The moment Merv Beiler first laid eyes on the former Twin Brook Winery in Sadsbury Township, he knew he was looking at a special property.
The owner of M. Jay Builders Inc. toured the 40-acre property just outside of Gap with his twin brother more than six years ago, envisioning what could be done with the land that was filled with a vineyard that had suffered disease to the grapes that ultimately put the successful winery out of business.
Beiler said he was captured by the history of the property that sits directly on the eastern border of Lancaster County and was part of an original land grant from Pennsylvania’s founder William Penn to his brother in the 1700’s. He was also taken by the early 19th century barn and 1750’s stone home flanked by two branches of the Pine Creek that come together at the entrance of the property.
The homebuilder bought and subdivided the property with his brother, excavating the grounds and modernizing the historic barn on the property and ultimately creating the Twin Brook Retreat in 2017 where numerous meetings, banquets and Bible studies took place.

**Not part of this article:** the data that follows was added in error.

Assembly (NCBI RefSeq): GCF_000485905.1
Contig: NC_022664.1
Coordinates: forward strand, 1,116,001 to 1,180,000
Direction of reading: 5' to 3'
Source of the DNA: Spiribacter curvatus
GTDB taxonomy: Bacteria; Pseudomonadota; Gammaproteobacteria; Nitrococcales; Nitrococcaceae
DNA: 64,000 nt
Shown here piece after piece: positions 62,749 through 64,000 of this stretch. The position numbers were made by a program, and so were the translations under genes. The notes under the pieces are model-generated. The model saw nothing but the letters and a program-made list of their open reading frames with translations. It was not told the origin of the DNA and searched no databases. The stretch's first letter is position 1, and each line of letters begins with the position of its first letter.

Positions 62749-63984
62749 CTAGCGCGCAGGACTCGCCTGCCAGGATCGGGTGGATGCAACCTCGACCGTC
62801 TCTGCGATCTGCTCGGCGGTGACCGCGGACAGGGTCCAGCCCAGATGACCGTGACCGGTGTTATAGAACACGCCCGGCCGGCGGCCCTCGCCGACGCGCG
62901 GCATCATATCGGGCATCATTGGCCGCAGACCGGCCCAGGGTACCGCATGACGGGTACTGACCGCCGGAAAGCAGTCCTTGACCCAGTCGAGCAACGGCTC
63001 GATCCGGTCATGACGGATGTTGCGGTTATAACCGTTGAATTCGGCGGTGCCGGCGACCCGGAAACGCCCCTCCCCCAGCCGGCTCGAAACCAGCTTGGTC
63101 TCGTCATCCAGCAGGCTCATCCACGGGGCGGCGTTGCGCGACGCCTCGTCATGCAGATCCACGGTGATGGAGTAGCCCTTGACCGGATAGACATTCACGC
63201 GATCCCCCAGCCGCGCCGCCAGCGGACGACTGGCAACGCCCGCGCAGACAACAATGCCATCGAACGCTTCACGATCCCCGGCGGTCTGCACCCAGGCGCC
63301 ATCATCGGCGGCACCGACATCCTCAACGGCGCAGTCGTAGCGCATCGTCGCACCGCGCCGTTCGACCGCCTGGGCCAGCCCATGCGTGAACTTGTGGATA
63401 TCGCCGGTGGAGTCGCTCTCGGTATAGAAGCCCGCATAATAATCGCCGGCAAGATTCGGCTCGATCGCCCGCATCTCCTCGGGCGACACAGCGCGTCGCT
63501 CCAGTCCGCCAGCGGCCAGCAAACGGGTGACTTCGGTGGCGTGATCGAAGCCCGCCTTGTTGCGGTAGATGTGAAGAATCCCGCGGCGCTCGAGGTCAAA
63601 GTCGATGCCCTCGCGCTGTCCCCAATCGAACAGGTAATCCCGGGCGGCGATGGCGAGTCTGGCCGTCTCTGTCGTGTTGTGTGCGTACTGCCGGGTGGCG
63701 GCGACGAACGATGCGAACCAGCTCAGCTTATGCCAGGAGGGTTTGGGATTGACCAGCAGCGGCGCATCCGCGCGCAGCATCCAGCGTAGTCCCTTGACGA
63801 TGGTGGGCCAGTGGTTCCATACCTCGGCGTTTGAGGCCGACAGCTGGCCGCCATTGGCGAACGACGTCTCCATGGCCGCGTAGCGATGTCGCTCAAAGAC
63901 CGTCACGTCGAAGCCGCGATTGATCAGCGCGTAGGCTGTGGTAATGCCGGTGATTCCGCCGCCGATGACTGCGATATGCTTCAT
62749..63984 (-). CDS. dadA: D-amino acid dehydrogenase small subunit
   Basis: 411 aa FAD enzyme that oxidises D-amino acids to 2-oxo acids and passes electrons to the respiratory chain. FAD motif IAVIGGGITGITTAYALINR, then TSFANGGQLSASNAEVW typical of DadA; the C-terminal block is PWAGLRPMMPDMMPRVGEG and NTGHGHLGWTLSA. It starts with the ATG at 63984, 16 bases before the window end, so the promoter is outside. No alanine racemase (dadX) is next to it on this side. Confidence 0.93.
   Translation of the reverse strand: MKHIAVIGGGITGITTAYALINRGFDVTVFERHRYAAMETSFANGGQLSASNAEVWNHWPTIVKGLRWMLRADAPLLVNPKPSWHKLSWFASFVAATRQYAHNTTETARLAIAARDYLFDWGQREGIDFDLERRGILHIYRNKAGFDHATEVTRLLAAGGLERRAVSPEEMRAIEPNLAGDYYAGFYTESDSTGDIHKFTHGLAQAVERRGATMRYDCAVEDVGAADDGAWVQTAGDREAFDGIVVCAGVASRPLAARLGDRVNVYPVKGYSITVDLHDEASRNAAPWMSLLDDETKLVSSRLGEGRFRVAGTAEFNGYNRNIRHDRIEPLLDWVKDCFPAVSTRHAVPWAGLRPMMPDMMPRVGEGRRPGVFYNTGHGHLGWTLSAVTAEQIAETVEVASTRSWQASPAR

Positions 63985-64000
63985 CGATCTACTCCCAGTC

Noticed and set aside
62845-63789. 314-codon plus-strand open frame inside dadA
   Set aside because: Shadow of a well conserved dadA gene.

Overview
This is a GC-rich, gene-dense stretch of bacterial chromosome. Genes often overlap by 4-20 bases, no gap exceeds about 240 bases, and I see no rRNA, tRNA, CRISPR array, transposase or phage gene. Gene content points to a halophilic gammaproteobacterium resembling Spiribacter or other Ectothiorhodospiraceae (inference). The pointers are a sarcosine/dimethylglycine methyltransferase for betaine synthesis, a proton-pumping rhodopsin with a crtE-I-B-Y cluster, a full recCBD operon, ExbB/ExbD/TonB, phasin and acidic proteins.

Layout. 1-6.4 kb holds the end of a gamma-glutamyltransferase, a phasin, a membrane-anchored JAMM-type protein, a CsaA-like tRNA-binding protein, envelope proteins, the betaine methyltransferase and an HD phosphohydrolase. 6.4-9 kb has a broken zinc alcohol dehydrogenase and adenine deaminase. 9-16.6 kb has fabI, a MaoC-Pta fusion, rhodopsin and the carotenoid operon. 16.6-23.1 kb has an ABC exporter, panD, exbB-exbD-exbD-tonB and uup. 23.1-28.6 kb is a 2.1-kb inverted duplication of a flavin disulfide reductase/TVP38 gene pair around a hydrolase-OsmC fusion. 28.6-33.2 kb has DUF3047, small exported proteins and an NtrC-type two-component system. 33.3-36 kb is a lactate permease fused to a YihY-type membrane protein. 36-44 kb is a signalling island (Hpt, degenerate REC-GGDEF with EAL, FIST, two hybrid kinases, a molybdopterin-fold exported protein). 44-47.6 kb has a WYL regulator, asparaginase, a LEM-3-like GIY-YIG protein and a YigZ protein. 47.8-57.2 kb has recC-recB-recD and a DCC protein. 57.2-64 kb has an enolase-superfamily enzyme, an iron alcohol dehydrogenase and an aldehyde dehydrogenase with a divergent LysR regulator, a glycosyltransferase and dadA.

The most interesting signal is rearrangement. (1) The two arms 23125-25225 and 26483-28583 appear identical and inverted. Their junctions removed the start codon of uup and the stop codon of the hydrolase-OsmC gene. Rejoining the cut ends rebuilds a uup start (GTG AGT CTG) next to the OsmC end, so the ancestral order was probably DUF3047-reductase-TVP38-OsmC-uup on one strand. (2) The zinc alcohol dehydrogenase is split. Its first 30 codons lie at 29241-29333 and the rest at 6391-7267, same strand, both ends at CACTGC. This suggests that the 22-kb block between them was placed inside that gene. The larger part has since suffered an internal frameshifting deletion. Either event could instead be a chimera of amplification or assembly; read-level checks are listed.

“I didn’t feel worthy of owning something like this,” Beiler said. “When we walked on here with the realtor, I just felt the presence of God. This was like a gift to me, and I just returned that right back to the Lord.”
Beiler also started hosting weddings on the property with the help of his wife, Candace, and created several Airbnb rentals in the barn for visitors to enjoy the tranquil and quiet setting in the Lancaster County countryside, creating a “thriving business” for the family.
But in a series of missteps with Sadsbury Township zoning officials, the couple were forced to shutter their wedding venue and rental units for most of 2022 as they sought the proper permitting for the business and properties.